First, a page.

The strategy of the global LF-elimination initiative is based upon mass distribution of a combined drug regimen in endemic communities to interrupt the transmission of W. bancrofti. As Nigeria begins to implement the Lymphatic Filariasis Elimination Programme (LFEP), a basic problem envisaged is the dearth of information on the distribution of LF in most endemic states of the country (10). Interestingly, there are recent documented reports on the prevalence of the disease in Nigeria (11,12). Despite these works, most areas in the country are unidentified and/ or not studied. The main objective of this study was to investigate the status of the disease in some rural communities of Cross River State, Nigeria, with a view to enriching the epidemiological baseline data of the disease in Nigeria. This will strengthen the control intervention to be initiated.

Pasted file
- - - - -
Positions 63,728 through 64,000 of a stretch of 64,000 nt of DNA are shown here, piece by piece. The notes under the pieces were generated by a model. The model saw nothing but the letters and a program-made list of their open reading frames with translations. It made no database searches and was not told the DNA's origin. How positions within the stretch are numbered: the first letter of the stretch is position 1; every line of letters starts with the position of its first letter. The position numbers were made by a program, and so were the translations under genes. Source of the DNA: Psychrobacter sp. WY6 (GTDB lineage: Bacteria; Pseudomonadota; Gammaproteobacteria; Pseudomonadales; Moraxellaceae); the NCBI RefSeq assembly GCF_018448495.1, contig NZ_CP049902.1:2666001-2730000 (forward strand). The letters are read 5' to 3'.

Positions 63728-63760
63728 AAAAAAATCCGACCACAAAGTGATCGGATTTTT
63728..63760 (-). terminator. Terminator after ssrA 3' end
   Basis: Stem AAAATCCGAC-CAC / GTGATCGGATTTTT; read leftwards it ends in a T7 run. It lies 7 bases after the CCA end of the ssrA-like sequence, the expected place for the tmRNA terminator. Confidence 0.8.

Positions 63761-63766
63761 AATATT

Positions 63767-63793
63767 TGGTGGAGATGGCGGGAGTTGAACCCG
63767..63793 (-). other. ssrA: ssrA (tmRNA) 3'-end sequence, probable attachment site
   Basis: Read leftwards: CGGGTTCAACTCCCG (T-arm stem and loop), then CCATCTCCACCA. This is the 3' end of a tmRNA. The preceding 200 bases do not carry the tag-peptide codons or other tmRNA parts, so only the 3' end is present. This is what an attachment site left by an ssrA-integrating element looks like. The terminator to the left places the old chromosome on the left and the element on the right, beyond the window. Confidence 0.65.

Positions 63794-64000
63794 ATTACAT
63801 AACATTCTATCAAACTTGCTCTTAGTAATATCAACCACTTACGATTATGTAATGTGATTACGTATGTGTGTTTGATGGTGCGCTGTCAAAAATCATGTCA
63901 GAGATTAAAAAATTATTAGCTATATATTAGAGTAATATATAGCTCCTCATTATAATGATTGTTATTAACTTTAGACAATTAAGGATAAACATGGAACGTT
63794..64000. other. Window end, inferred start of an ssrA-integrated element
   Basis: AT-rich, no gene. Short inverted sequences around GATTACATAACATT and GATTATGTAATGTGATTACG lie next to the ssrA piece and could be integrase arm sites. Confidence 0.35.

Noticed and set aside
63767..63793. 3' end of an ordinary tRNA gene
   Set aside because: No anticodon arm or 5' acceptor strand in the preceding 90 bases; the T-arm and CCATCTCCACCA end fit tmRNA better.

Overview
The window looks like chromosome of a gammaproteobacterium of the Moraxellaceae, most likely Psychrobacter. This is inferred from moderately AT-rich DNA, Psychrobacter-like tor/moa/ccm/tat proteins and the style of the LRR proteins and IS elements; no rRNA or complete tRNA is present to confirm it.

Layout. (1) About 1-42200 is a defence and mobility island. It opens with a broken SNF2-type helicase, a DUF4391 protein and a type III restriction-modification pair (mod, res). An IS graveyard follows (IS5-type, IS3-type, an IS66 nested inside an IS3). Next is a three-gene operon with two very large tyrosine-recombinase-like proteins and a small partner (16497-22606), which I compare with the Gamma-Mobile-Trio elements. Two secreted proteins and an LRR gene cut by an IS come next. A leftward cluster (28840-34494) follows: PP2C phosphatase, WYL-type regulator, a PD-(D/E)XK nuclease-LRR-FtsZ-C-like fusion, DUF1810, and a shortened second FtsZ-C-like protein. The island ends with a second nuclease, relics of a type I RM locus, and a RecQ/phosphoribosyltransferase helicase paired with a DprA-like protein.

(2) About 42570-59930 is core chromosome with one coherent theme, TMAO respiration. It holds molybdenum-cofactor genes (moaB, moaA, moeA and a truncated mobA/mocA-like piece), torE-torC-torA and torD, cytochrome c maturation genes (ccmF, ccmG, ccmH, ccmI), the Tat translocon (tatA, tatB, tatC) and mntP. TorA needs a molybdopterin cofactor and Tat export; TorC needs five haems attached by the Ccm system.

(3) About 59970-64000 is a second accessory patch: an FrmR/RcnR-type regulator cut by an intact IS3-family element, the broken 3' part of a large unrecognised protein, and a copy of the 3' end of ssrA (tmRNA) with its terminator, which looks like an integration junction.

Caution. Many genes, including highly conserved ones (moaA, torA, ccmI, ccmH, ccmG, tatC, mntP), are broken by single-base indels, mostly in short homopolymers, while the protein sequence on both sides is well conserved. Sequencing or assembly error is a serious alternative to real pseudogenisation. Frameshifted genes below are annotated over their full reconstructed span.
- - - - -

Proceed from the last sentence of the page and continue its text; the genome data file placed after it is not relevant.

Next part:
Material & Methods

Study area: The study was carried out among the Mbembe people of the Obubra Local Government Area of Cross River State, Nigeria located in the south-eastern Nigeria. This area is situated between latitudes 5[degrees]45' and 6[degrees]20' N lattitude and 8[degrees]3' and 8[degrees]32' E longitude. Six villages were selected from the Mbembe settlement for the study: Eja, Iyamitet, Iyamoyong, Ochon, Ofumbongha and Ogada. The Mbembe people are mainly farmers and specialized in the cultivation of Cassava, yams, rice and maize. This area is located in the tropical rainforest belt with high annual rainfall, high relative humidity and high mean annual temperature (13). A detailed description of the study area is given by Udoidung et al (7).